Pilgrimage Day 4: we spent the day entirely in Bethlehem. While I definitely appreciated the sacred Christian sites that we visited, it was the moments of living into present day ministry that moved me the most. We spent the morning at St. Vincent Creche Orphanage for abandoned children, where we had a morning Eucharist before meeting the young children there (who were up to the age of six). We also spent some time at the Separation Wall that divides Israel from the West Bank. I returned to The Wall later in the afternoon with some fellow pilgrims to spend time at Banksy’s Walled Off Hotel (photo above). Returning to The Wall was not on the official pilgrimage itinerary; detours during pilgrimage are also a part of the journey.
I have a mixture of strong emotions and thoughts around what I saw today. I am grateful to our Dean Steve for his homily this morning: it both framed the day and served as a compass for me to navigate through the experience. What stood out to me most from the sermon was the call to 1) resist the temptation for judgement and 2) hold on to hope.
The epistolary poem below came to me after our group reflection (where I finally allowed some tears to fall), dinner, and a nap.
Hold on to Hope
3/8/2023 11:10 pm
I wait for you in wee hours of revelation, low with minutes fat on expectations. And your presence flows from worn courage still. In an amphitheater of cruelty, I struggle to abstain from the war of judgements. You remind me that my work is not to follow knights into battles of hatred endless. My work is in reconciling that which I do not understand; to build compassion in an oasis unknown.
You are my fearless guide on roads ripe with rose thorns, haunted by confessions from corporate soldiers. They whisper back to a conscience left long before they sharpened bayonets, reloaded bullets, and decorated grenades.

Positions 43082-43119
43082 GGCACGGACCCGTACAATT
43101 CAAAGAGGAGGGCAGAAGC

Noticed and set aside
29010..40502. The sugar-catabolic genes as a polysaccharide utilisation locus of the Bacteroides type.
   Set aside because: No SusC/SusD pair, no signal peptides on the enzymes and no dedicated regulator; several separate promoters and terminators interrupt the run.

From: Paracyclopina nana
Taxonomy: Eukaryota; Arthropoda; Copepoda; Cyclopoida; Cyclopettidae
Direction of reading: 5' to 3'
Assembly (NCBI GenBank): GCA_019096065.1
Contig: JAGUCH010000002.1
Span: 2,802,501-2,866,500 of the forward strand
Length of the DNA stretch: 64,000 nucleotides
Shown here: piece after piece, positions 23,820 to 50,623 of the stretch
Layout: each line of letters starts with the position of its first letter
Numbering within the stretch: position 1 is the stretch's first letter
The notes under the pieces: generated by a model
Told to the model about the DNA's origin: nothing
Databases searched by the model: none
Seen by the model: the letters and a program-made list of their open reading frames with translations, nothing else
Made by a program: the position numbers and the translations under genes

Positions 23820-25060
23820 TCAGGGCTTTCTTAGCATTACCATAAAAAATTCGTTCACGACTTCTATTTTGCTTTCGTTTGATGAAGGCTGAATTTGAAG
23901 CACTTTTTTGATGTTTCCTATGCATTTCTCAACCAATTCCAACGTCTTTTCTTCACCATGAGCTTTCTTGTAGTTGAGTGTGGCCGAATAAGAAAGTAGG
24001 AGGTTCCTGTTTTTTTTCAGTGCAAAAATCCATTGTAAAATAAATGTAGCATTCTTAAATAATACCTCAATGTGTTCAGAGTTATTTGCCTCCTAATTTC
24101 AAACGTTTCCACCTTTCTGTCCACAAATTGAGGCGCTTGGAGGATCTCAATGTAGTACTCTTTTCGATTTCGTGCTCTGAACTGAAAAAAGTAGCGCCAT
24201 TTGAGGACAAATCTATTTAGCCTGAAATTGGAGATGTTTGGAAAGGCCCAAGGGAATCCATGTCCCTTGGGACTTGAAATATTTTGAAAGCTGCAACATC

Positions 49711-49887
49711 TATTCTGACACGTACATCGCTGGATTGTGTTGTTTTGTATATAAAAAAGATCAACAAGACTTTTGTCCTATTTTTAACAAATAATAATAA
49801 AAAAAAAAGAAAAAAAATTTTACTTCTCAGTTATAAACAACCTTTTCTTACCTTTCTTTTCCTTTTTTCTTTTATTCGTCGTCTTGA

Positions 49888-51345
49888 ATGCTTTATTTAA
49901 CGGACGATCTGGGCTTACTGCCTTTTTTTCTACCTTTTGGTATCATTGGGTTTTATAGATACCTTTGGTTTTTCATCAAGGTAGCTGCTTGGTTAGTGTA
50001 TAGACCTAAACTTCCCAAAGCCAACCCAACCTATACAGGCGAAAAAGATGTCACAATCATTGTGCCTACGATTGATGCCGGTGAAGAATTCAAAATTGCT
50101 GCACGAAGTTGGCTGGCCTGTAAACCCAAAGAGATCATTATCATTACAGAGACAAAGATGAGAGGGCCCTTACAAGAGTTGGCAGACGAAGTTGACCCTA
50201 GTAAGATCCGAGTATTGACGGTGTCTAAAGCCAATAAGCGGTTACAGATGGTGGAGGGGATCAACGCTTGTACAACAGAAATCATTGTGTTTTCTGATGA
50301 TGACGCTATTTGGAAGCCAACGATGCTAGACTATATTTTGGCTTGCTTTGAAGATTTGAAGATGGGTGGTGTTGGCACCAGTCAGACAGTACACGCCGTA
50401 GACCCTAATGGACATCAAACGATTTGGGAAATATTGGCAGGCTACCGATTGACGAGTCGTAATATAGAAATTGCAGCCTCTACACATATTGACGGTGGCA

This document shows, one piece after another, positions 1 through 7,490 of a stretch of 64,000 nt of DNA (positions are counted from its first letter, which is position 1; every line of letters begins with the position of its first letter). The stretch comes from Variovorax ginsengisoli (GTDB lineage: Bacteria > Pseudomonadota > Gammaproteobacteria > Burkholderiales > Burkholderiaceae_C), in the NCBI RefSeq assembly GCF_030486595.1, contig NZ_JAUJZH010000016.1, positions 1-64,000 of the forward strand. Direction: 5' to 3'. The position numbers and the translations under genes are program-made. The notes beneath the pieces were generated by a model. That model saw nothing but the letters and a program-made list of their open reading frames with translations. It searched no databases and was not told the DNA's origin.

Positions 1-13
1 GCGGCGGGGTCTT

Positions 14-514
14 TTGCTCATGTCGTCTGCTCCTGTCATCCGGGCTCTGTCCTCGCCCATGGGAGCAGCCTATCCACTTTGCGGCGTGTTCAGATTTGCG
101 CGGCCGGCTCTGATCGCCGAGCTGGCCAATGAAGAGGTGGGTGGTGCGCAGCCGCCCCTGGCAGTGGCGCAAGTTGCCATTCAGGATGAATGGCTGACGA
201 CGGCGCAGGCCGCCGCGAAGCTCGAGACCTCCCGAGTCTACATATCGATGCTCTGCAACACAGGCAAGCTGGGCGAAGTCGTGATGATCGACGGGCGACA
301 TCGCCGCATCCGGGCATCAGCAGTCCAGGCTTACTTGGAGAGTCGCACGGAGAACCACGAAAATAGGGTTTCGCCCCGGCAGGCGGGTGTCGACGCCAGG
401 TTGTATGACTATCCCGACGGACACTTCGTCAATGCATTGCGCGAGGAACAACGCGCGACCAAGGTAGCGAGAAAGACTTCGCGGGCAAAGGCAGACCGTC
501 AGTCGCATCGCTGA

You give me a strength to smile when my heart drowns in sadness; my feet ache in defiance. You show me that knowing you is to touch the Darkness, smell the Fear, and feel God’s Love all around nonetheless. Zip up cobble stone fortresses to stand down occupied caves. There is abundance this night. Hope is invitation at dusk to let go. Let go of anger, let go of laments, lay down in surrender at Manger Square. No wall can separate you from the angels’ comfort that all shall be well. And even they weep for orphans left in the streets. Trauma upon trauma, nightmare upon dream. Hope is the blanket that holds us all.
You are the ground spring that quenches gaps under joy and kisses pain on memories too heavy to pull. You are the mountain path that living stones walk on through cold desert days. You are the promise that everyday saints profess in smiles. And you… are… the sunrise who caresses our collective awakening.
I hold on to you, Hope, on this scattered morning and in the broken glass of night. You bind my fragments together in a beloved harmony that sometimes is out of tune, but is a song to God’s purpose, nonetheless.
One thought on “Holy Land 2023 (Seyi)”
I agree 100%. Your best yet.
Am remembering our sharing circle last night. This articulates the tension: “No wall can separate you from the angels’ comfort that all shall be well. And even they weep for orphans left in the streets….Hope is the blanket that holds us all.”
Did you notice we both chose the same initial photo? And the prompt took us two different places. Everything belongs.
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